July 12, 2005 A newly discovered gene mutation may account for many cases of immune deficiency, in particular two syndromes known as immunoglobulin A (IgA) deficiency and Common Variable Immunodeficiency (CVID), report researchers in the July issue of Nature Genetics. The discovery may lead to a new diagnostic test for these conditions, which make people highly susceptible to infections and often go unrecognized because of a lack of good tests.
IgA deficiency affects 1 in 600 people; CVID is less common but more severe. Children and adults with either condition suffer relentlessly recurring ear infections, sinus infections, bronchitis, pneumonias and gastrointestinal infections. IgA deficiency and CVID can occur in the same family, and also predispose people to autoimmunity, particularly affecting the thyroid gland and resulting in thyroid hormone insufficiency. Finally, people with CVID are susceptible to B-cell lymphomas.
The researchers, led by Raif Geha, MD, and Emanuela Castigli, PhD, in the Division of Immunology at Children's Hospital Boston, found mutations in a gene known as TACI in 4 of 19 unrelated patients with CVID and in 1 of 16 unrelated patients with IgA deficiency. None of 50 healthy people tested had a TACI mutation. Four of the 5 patients with TACI mutations were studied further, and all 4 had relatives with the same mutations. Eleven of the 12 identified relatives with TACI or IgA deficiency reported a history of recurrent infections and were found to have low levels of immunoglobulin A (IgA), immunoglobulin G (IgG) or both.
TACI mutations interfere with two aspects of the immune response that involve maturation of B cells, the white blood cells that make immunoglobulins, which function as antibodies, to fight infections. Normally, TACI triggers B cells to switch from making immunoglobulin M (IgM), an antibody produced early in the body's immune response, to making other immunoglobulins like IgA and IgG. More important, TACI signals B cells to produce antibodies with a high affinity for specific attackers. Because TACI mutations are dominant, people with even one copy of the mutation will be unable to mount a strong antibody response.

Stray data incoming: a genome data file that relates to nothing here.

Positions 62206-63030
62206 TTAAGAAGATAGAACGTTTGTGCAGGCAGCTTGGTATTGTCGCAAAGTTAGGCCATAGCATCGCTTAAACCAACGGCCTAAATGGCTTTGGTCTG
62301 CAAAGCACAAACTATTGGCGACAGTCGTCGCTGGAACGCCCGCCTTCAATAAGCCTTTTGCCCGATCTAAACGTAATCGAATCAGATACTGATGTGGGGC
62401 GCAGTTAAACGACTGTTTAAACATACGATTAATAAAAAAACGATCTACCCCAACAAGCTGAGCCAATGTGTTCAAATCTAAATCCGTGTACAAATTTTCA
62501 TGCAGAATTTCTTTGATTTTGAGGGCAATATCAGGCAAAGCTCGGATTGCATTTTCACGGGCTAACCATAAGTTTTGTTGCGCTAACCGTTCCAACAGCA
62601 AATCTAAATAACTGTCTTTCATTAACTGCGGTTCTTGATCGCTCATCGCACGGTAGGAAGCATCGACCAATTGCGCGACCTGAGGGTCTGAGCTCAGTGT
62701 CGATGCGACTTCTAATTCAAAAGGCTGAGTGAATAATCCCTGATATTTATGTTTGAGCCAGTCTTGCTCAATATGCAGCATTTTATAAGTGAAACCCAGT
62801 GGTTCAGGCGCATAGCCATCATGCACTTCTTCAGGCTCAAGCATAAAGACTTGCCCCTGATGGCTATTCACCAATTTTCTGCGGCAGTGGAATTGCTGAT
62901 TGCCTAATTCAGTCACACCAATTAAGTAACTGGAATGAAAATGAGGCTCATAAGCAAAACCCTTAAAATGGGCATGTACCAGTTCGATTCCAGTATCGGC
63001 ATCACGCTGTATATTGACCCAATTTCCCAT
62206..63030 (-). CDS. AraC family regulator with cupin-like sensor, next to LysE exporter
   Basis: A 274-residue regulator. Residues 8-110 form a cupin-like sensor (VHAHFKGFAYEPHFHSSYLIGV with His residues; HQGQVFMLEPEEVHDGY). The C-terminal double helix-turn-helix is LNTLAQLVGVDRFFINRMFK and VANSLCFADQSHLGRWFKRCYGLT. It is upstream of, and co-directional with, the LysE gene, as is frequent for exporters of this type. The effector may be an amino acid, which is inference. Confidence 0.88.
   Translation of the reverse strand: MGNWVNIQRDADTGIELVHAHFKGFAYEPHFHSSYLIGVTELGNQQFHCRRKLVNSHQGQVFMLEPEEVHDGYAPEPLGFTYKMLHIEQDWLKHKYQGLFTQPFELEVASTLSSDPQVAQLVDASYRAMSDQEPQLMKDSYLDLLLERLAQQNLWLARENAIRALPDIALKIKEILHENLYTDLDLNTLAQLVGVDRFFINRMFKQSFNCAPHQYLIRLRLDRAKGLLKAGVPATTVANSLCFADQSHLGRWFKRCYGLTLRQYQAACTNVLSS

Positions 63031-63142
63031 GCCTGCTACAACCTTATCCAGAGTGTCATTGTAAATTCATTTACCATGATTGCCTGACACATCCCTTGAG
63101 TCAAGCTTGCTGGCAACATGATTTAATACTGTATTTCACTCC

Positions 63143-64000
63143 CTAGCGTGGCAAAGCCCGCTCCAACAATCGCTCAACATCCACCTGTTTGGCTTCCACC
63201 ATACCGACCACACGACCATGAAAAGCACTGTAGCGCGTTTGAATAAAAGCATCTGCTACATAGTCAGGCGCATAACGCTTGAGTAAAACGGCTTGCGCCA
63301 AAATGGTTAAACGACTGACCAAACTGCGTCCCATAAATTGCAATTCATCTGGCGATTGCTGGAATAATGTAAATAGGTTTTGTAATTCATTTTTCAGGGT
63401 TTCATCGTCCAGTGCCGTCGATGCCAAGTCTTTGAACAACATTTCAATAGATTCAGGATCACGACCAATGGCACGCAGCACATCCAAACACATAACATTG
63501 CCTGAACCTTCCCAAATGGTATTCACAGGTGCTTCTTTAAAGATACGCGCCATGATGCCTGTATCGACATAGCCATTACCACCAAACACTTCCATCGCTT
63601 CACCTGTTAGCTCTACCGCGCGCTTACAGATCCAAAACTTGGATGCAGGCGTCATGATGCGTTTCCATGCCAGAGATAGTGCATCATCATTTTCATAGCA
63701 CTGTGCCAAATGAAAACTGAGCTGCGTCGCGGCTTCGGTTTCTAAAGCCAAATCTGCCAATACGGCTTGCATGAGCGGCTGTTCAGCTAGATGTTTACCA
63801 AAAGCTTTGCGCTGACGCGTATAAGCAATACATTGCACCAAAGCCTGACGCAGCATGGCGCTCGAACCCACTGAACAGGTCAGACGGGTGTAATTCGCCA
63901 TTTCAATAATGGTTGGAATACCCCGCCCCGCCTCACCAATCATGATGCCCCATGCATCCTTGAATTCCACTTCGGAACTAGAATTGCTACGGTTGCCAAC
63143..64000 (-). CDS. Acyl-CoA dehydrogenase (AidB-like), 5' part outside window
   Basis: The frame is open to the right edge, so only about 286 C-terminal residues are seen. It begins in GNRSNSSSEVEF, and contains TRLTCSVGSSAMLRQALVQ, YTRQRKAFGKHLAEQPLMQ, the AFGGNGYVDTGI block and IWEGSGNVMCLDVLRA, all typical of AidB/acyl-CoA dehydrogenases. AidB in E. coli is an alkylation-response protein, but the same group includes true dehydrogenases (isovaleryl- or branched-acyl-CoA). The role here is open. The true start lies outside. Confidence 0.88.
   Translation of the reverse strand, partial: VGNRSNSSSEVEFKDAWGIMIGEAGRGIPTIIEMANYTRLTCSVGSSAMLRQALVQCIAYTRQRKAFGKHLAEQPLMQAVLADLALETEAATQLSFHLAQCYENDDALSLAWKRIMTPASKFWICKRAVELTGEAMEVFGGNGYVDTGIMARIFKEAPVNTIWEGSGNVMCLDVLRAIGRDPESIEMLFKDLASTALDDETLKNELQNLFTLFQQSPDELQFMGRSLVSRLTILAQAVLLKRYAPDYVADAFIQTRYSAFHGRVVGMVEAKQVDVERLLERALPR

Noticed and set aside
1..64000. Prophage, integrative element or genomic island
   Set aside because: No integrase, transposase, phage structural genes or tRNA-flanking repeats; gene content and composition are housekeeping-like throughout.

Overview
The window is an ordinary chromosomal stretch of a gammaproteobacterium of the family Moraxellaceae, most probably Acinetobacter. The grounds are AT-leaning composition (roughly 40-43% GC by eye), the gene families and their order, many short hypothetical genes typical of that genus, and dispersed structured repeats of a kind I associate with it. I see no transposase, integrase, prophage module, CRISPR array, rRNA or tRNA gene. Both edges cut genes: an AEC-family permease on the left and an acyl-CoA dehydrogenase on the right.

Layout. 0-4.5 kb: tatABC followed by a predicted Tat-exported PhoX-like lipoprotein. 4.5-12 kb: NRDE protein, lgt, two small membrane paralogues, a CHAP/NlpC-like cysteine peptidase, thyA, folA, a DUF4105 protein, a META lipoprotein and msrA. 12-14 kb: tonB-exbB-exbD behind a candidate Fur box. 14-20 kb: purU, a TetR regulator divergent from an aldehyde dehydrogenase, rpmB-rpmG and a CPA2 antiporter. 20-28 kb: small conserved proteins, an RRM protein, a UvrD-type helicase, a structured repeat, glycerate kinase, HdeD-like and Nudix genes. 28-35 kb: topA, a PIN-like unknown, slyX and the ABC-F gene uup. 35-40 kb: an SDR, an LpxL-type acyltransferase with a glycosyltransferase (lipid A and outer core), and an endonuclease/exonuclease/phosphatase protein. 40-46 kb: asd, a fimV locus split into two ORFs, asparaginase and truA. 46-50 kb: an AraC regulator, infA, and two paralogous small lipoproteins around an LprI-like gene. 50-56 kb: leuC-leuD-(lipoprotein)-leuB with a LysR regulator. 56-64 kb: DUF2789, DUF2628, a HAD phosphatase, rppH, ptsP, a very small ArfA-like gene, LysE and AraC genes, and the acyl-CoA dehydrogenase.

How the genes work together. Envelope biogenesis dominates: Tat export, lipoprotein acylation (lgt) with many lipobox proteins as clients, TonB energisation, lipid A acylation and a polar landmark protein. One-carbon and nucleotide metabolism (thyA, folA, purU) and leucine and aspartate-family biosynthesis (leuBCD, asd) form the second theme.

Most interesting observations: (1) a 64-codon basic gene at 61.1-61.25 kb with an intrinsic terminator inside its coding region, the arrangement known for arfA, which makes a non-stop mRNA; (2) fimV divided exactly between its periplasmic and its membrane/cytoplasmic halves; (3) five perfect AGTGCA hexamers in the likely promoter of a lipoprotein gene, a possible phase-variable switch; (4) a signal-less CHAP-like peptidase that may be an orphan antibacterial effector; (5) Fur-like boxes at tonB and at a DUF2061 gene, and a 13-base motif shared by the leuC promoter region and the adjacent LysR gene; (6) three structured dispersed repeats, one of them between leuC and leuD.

"A test for TACI would allow for diagnosis of more children and their relatives," says Geha, senior author of the study and a professor of pediatrics at Harvard Medical School. "Many children who are sick are now missed, because they can have normal IgA and IgG levels, yet they still have poor antibody responses and get the same bacteria and viruses again and again."
The gene discovery will immediately not change therapy, Geha adds. "For the time being, it's prophylactic antibiotics or IV immunoglobulin infusions every three weeks," he says.
Geha's team previously demonstrated that TACI binds to two other proteins made by cells in the respiratory and gastrointestinal lining, known as APRIL and BAFF, to trigger the signal for B cells to mature. Geha believes that additional cases of immune deficiency result from mutations in the APRIL and BAFF genes, and plans to verify this in further studies.
Children's Hospital Boston is home to the world's largest research enterprise based at a pediatric medical center, where its discoveries have benefited both children and adults since 1869. More than 500 scientists, including eight members of the National Academy of Sciences, nine members of the Institute of Medicine and 10 members of the Howard Hughes Medical Institute comprise Children's research community. Founded as a 20-bed hospital for children, Children's Hospital Boston today is a 325-bed comprehensive center for pediatric and adolescent health care grounded in the values of excellence in patient care and sensitivity to the complex needs and diversity of children and families. Children's also is the primary pediatric teaching affiliate of Harvard Medical School. For more information about the hospital and its research visit: http://www.childrenshospital.org/research/.
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